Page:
Last week, London’s Westminster court was to review a “step by step video” of Barrack 12 of Mumbai’s Arthur Road Jail where beleaguered liquor magnate Vijay Mallya would be lodged if he is extradited to India. The video was shot during mid-day without any artificial light and submitted by the Indian authorities in response to the court’s directive for the “avoidance of doubt” over the availability of natural light in the cell after Mallya’s defence team had cast doubt through a series of expert witnesses about prison conditions in the country.
One of the main contentions of Mallya’s defence team is that given the prison conditions in the country – which are ‘appalling’ and ‘deplorable’ – his extradition would be in breach of Article 3 of the European Convention for the Protection of Human Rights (ECHR).
Though it is yet to be seen whether poor prison conditions of Indian jails would have any impact on Mallya’s extradition, there are no two ways about the fact that in international extradition practices, often such requests have been declined inter alia on the grounds that the human rights of the fugitive – most notably prohibition against torture and inhuman or degrading treatment or punishment and, fair trial guarantees – would be violated in the requesting state.
The current arguments in the British court in Mallya’s extradition case once again underscore the growing importance of human rights considerations in extradition proceedings. Both international and national laws, especially UK’s Extradition Act 2003, Human Rights Act 1998 and, Article 3 of the ECHR require British courts to assess prison conditions in the recipient country while deciding on extradition requests.
British courts have found ‘inhuman prison conditions’ as amounting to ‘inhuman or degrading treatment’ – a breach of Article 3 of ECHR. They have refused extradition to countries where prison conditions have been found to be systemically in breach of this provision. However, the threshold laid down by the courts in this regard is relatively high and they have declined extradition requests only when they found that there were substantial grounds for believing that the ‘risk’ faced by the requested person is ‘real’.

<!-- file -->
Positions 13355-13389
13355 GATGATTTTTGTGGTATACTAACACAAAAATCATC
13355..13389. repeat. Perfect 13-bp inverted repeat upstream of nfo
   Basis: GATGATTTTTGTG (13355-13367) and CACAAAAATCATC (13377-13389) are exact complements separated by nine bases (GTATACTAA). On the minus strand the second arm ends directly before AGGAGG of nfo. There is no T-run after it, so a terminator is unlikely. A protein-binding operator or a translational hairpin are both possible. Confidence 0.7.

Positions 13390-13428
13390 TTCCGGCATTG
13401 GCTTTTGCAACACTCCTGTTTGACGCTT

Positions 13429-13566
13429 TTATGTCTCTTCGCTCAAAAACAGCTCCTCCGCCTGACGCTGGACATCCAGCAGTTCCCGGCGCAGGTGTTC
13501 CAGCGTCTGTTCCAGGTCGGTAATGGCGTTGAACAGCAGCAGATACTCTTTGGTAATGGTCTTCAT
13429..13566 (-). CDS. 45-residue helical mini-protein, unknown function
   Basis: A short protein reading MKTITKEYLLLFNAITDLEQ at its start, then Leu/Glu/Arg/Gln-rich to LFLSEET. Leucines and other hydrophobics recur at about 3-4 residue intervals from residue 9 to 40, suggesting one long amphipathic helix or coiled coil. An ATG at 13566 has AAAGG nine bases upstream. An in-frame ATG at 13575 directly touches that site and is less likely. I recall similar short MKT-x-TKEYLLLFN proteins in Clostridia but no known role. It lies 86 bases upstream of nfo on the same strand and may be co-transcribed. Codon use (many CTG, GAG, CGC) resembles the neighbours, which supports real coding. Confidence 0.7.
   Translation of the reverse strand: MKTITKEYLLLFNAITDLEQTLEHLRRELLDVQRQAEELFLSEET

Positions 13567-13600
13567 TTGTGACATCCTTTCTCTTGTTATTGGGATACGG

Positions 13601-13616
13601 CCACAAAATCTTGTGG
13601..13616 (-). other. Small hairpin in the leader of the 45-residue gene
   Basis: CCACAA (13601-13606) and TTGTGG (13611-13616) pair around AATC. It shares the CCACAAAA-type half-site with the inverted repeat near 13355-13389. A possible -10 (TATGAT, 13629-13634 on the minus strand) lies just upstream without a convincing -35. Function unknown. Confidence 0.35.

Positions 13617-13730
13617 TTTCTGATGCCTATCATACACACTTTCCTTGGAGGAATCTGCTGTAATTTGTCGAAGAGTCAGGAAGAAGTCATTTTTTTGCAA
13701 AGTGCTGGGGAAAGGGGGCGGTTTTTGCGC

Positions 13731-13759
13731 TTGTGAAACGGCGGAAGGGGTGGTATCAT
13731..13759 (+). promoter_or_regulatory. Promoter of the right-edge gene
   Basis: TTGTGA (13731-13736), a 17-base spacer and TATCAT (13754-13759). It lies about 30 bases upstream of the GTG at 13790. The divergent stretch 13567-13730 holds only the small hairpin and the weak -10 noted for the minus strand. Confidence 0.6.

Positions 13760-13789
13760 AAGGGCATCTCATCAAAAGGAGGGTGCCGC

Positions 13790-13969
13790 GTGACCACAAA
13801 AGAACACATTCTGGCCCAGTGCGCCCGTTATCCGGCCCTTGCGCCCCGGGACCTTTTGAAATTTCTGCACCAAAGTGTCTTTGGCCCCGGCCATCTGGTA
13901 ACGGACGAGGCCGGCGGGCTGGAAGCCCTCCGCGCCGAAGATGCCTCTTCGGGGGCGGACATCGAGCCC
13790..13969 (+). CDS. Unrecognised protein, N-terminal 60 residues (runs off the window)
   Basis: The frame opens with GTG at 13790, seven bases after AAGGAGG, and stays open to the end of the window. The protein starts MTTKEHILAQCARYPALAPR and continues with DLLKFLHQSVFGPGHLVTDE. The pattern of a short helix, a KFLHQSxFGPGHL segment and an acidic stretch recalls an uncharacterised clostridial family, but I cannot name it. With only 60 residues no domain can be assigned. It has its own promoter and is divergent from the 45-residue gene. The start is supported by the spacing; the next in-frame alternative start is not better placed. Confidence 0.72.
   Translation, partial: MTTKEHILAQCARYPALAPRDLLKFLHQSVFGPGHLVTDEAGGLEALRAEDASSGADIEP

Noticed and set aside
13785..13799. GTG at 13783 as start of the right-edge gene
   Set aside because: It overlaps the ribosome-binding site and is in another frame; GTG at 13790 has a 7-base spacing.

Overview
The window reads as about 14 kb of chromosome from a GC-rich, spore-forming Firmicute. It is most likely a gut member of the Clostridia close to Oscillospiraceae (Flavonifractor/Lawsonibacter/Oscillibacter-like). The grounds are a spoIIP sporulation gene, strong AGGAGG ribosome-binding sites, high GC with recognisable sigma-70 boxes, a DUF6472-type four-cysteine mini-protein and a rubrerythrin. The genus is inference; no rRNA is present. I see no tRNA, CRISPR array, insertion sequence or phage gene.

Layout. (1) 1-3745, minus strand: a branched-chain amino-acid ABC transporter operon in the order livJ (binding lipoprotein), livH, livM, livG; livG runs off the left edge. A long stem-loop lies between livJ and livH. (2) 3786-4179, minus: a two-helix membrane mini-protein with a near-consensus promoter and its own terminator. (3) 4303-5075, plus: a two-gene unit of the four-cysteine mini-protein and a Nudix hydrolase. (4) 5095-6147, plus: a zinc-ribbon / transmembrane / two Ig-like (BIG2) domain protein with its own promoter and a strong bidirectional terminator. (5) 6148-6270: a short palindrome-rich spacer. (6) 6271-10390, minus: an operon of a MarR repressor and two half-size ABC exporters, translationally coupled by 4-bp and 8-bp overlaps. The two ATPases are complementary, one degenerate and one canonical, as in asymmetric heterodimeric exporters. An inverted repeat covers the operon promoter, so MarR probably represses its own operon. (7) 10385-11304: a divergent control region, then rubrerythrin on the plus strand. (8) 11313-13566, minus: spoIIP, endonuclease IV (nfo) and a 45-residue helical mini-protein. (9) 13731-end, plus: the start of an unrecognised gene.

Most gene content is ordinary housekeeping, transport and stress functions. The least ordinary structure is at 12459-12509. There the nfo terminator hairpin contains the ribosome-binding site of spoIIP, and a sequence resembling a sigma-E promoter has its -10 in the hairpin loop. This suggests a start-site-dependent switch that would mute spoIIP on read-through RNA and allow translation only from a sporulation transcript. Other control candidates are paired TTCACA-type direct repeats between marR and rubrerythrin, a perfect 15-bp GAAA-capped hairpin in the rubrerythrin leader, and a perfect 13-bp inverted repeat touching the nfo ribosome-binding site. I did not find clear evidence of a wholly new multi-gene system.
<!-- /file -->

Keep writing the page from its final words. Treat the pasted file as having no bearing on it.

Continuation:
Recently in Shumba, Bechian and Henta vs France (2018), the UK high court relying on Mursic vs Croatia (2016) – which reminded Europe of prisoners’ rights – reiterated that there will be a strong presumption of an Article 3 breach when the personal space available to a detainee falls below three square metres in multi-occupancy accommodation. In this case, the court held that there may be substantial grounds for believing that the appellants will face a real risk of inhuman or degrading treatment if they are extradited, particularly because of serious overcrowding in France prisons.
Earlier, in Varga & others vs Hungary (2015), the European Court of Human Rights (ECtHR) had ruled that detention of the requested persons in overcrowded cells would violate the prohibition of inhuman or degrading treatment. In this case, the court while hearing the thousands of pending applications had examined the conditions of detention facilities in Hungary.
It is to be recalled that most of India’s extradition pleas have failed in British courts mainly on human rights considerations – especially appalling prison conditions – since both countries signed the extradition treaty in 1993. In the last 25 years, India has been able to secure just one extradition from the UK – of Samirbhai Vinubhai Patel in October 2016, who was wanted in the 2002 Gujarat riots cases. This extradition was possible only because Patel did not oppose the extradition request and readily “consented” to it.
Last year, the Indian government’s request to extradite businessman Sanjeev Chawla to face trial in the country for his alleged role in cricket match-fixing was declined by the Westminster Magistrate’s Court on grounds of overcrowding, lack of medical facilities and reports of violence in the Tihar jail where he was supposed to be lodged after extradition. The case is now pending before the UK high court.